Features

April 1, 2011  

Developing better relations

The Obama administration has made improving relations with Russia one of its main foreign policy goals and its efforts have borne fruit and put U.S.-Russia relations on a positive footing for the future. For its part, NATO has re-engaged in a concentrated effort to improve relations with Russia since NATO-Russia Council meetings were suspended in 2008 following Russia’s military action in Georgia.

As a result of these efforts, relations between the U.S., NATO and Russia have steadily improved over the past 2½ years. And in spite of lingering mistrust and marked differences on some issues, the U.S., NATO and Russia have created a positive political environment in which real dialogue and engagement on a number of shared interests makes possible a “true strategic partnership between NATO and Russia” for the 21st century, as expressed in NATO’s new Strategic Concept. Moreover, as important strategic issues such as counterterrorism, Afghanistan, Iran, North Korea and now the unrest in the Middle East/North Africa continue to challenge all sides, and other external powers continue to evolve, cooperation seems as important now as at any other time since the 1991 collapse of the Soviet Union. In February 2009 at the Munich Security Conference, Vice President Joe Biden first announced the administration’s “reset” policy saying, “… it’s time to press the reset button and to revisit the many areas where we can and should be working together with Russia.” In July 2009, at the U.S.-Russia Summit in Moscow, President Barack Obama re-emphasized the “reset” policy saying, “… President [Dmitry Medvedev] and I agreed that the relationship between Russia and the United States has suffered from a sense of drift. We resolved to reset U.S.-Russian relations, so that we can cooperate more effectively in areas of common interest.”

A tangible example of the reset with Moscow is in the reduction of strategic nuclear arms. In January, Medvedev signed the ratification of a nuclear arms reduction treaty with the U.S., known as the New START Treaty. Obama signed the ratification documents in February. New START limits the number of U.S. and Russian strategic nuclear warheads to 1,550 (down from the previously agreed-to ceiling of 2,200) and limits strategic sea, air and intercontinental delivery systems to 800 (only 700 of which can be deployed at any given time). The New START Treaty is an important bilateral arms control agreement that reduces the number of nuclear warheads in both the U.S. and Russian arsenals and provides for a verification regime of each other’s nuclear warhead stockpiles and capabilities. More importantly, New START is part of the broader U.S. and NATO efforts aimed at developing better relations with Russia in order to enhance Eurasian security for the 21st century.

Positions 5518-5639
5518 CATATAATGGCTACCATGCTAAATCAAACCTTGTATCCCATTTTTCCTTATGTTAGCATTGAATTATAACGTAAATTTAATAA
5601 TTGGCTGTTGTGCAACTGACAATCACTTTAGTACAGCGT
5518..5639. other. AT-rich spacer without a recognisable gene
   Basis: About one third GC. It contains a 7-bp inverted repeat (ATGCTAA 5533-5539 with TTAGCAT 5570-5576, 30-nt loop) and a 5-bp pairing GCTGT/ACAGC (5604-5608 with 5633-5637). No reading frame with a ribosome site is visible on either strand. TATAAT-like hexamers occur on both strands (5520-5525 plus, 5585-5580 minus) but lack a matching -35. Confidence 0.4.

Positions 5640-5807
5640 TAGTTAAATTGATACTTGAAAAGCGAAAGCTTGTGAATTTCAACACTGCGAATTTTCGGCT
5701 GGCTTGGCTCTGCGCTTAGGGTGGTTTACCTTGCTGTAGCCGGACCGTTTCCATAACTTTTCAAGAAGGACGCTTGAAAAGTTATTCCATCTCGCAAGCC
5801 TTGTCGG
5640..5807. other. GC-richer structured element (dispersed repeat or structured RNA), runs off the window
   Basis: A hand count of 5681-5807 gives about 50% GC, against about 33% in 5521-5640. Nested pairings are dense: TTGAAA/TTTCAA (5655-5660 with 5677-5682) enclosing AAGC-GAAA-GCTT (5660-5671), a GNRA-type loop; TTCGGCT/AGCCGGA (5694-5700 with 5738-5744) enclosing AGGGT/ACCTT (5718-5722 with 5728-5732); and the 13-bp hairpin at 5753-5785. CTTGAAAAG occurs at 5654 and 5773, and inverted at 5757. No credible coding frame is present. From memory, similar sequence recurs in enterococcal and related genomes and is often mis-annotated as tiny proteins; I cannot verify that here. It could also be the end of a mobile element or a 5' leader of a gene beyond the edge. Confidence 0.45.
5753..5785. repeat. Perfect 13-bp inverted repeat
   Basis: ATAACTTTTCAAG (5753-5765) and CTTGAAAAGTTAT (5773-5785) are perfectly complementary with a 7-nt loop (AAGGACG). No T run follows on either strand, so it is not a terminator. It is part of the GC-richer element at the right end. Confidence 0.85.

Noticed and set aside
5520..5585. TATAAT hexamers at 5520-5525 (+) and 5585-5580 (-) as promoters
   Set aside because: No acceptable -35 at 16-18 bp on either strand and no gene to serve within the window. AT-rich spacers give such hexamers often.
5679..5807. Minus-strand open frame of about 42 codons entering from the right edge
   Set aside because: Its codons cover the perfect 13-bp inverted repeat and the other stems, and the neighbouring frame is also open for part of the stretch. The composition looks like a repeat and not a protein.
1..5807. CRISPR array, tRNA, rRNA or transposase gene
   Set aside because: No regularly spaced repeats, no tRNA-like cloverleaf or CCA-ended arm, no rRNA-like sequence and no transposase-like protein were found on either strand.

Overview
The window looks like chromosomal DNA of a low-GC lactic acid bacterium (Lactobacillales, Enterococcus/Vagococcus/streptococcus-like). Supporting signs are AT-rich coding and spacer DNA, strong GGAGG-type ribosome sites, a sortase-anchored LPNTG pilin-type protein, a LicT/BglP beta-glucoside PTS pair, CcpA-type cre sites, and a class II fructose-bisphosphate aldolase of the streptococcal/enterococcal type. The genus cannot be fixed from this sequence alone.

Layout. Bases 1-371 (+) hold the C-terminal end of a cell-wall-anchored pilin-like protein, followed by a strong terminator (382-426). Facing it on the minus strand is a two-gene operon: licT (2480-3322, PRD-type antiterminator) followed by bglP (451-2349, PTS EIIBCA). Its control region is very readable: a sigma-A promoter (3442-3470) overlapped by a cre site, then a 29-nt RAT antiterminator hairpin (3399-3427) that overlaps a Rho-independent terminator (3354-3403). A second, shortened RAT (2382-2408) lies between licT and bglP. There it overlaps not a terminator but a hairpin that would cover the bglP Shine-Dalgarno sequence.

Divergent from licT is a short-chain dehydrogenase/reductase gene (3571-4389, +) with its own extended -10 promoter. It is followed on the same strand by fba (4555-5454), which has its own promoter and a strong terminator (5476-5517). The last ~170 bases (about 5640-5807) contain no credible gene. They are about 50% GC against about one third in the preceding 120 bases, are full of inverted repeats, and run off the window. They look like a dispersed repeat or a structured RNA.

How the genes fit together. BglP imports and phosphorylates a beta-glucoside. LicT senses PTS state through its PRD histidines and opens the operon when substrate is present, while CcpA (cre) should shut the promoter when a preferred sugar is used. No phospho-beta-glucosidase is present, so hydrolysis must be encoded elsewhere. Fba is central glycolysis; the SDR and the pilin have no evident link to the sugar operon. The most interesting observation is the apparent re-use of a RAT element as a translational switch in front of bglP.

In terms of the reset bearing fruit, in addition to the New START Treaty, a significant outcome of the July 2009 summit was the creation of the U.S.-Russian Bilateral Presidential Commission. The working groups cover many important areas of cooperation including: economic development; energy and the environment; nuclear energy and security; arms control and international security; defense, foreign policy and counterterrorism; preventing and handling emergencies; civil society; science and technology; space; health; education; and culture.

Overall, the Obama administration’s approach has been pragmatic in working to improve affairs with Russia. Russia has welcomed the reset, albeit somewhat cautiously.

NATO-RUSSIA RELATIONS

In his first major public speech after taking office, NATO Secretary-General Anders Fogh Rasmussen focused on Russia, saying in September 2009 that “…of all of NATO’s relationships with partner countries, none holds greater potential than the NATO-Russia relationship.” Rasmussen also said NATO should reinforce cooperation against common security threats, rejuvenate the NATO-Russia Council and conduct a joint review of 21st century security challenges.

In addition to calling for a “true strategic partnership” with Russia at its November 2010 Lisbon Summit, NATO’s new Strategic Concept attempted to assuage lingering Russian mistrust of the alliance by stating emphatically that “NATO-Russia cooperation is of strategic importance as it contributes to creating a common space of peace, stability and security. NATO poses no threat to Russia.”